Simone Sommer, Future Fashion Part Four

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Film still of the Simone Sommer collection
Film still of the Simone Sommer collectionFilm shot by Ben Toms, styling by Cathy Edwards

Simone Sommer, a graduate of the Royal College of Art, created a collection around simplicity with exquisite attention to detail. A colour scheme of butterscotch, cream and white creates a subtlety full of charm....

Simone Sommer, a graduate of the Royal College of Art, created a collection around simplicity with exquisite attention to detail. A colour scheme of butterscotch, cream and white creates a subtlety full of charm.We talk to Simone about the influences, how she came to be a designer, and her summer road trip planned to inspire her much-anticipated next collection.

What were the ideas behind your MA collection?
There's no defined starting point and no end to inspiration and creativity. I was working with a similar colour palette last summer, and I found the natural tan leather in a shop and tried different ways of manipulating it through drawing and draping. When you're on a wave of design, language, forms, samples and colours all somehow come together in one moment.

How would you describe your style to someone who doesn't know your work?
Pure, clear, sober, a passion for quality and tradition, sophisticated, understated, grown-up, few materials and subtle colours.

What made you decide to get into fashion? Have you always been interested in it?
I lived in Berlin and worked for an artist who screen-printed her own artwork onto self made T-shirts in neon colours. It wasn't entirely my style but I loved the process of designing and manufacturing the garments. One evening I met a girl who wore one of the T-shirts I’d made – I was so happy about it. I then learned tailoring techniques when working in the costume department at an opera house, and since then I get excited when I see a perfect hand-stitch.

Can you take us through your design and construction process?
I always have several themes, so I usually have a sketchbook with me to keep a record. I get inspired by music or an attitude and especially by materials: how they behave when draped, folded, ironed; if they reflect or swallow light; their haptic qualities and smell. When certain fabrics or haberdashery ingredients catalyse the images in my head, I create mood boards with samples, swatches and scribbles. I take it in turns to draw and drape to produce hundreds of small scribbled silhouettes or technical drawings of details and finishings in their variations. I regularly do line-up fittings and stare at the garments to steadily improve them, until I am pleased. However the motto "less is more" definitely works for me. Good design is when nothing needs to be added and nothing removed.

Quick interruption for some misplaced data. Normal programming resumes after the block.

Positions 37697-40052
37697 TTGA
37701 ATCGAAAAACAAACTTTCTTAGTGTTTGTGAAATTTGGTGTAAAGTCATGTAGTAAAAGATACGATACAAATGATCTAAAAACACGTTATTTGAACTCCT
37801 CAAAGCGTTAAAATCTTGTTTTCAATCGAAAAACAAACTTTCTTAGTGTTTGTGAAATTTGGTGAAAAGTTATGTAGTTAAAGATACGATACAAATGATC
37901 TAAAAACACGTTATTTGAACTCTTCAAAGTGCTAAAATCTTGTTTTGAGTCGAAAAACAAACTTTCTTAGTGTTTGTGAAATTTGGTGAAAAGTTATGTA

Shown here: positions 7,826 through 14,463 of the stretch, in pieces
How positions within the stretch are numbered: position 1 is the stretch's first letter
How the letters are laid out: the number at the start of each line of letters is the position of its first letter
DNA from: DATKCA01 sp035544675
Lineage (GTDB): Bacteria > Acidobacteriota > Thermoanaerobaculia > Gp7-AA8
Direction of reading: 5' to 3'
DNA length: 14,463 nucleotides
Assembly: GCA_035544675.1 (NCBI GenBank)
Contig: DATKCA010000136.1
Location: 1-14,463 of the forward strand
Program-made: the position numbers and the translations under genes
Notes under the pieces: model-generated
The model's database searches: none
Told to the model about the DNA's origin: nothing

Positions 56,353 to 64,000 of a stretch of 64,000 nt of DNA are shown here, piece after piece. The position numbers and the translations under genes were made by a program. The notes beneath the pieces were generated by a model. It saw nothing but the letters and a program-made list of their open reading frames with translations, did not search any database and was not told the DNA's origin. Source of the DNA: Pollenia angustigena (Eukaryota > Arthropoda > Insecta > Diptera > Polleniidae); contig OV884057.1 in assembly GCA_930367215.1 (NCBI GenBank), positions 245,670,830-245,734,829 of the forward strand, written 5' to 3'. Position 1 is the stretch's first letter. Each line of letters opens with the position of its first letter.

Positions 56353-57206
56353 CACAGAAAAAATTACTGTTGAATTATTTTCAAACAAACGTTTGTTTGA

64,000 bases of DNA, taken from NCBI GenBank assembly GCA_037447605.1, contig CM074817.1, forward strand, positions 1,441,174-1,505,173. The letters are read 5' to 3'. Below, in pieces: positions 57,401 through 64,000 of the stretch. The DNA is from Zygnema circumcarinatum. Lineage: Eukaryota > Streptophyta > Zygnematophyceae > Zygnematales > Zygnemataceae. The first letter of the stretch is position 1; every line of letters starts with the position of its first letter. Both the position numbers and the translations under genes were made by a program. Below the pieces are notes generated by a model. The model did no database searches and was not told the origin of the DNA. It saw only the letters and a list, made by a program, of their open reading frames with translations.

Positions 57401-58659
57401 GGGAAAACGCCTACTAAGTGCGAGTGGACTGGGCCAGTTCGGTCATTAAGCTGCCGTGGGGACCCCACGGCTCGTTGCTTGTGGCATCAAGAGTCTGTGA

Do you have anyone in mind when you are designing?
I do, but it is less a certain person and more a look, attitude, movement, song, mood, or the aesthetic of a product, building or room.

Do you have a favourite design of yours?
No. I am only excited about what I want to do next, not what I have done in the past.

What is your proudest achievement in your career so far?
As I said, I don't like looking back. But I am happy and grateful about how everything has gone so far and I owe it to many people who supported me, especially during my MA time.

Who in the industry would you most like to collaborate with?
I’d really like to style or produce garments with material, space and movement in mind for a video clip, for bands such as Swayzak or Apparat or Alter Ego.

Who are your favourite designers?
There's quite a lot I find very inspiring – Yves Saint Laurent, Karl Lagerfeld, Jil Sander, Helmut Lang, Martin Margiela, Raf Simons to name a few. I respect them for different aspects of their work and achievements. In terms of other disciplines, I re-discovered industrial designer Dieter Rams during my MA dissertation. Perfect, timeless, intelligent design.

What are you referencing for your next collection?
I am heading for a road trip through northern Italy, Tyrol, the Swiss Alps and then through Germany up to the North Sea in a silver BMW E21 320/6 Oldtimer. Driving and listening to music is the best way for daydreaming, getting inspired and making decisions.

Where do you see yourself in five years’ time?
Well, probably where everybody wants to be. In front of the bathroom mirror in the morning, smiling at my reflection and humming "Good Life" by InnerCity.

On the website we do a segment called AnOther Loves. What's one thing you're loving right now?
Aperol Spritz: 6cl Prosecco, 4cl Aperol, a dash of Soda, some ice cubes and a slice of fresh orange. Served in a chilled red wine glass and savoured in a white-painted wooden rocking chair under high chestnut.

See our animated fashion story featuring pieces from Simmone Sommer’s collection in Exclusives. And read interviews with the five other designers here.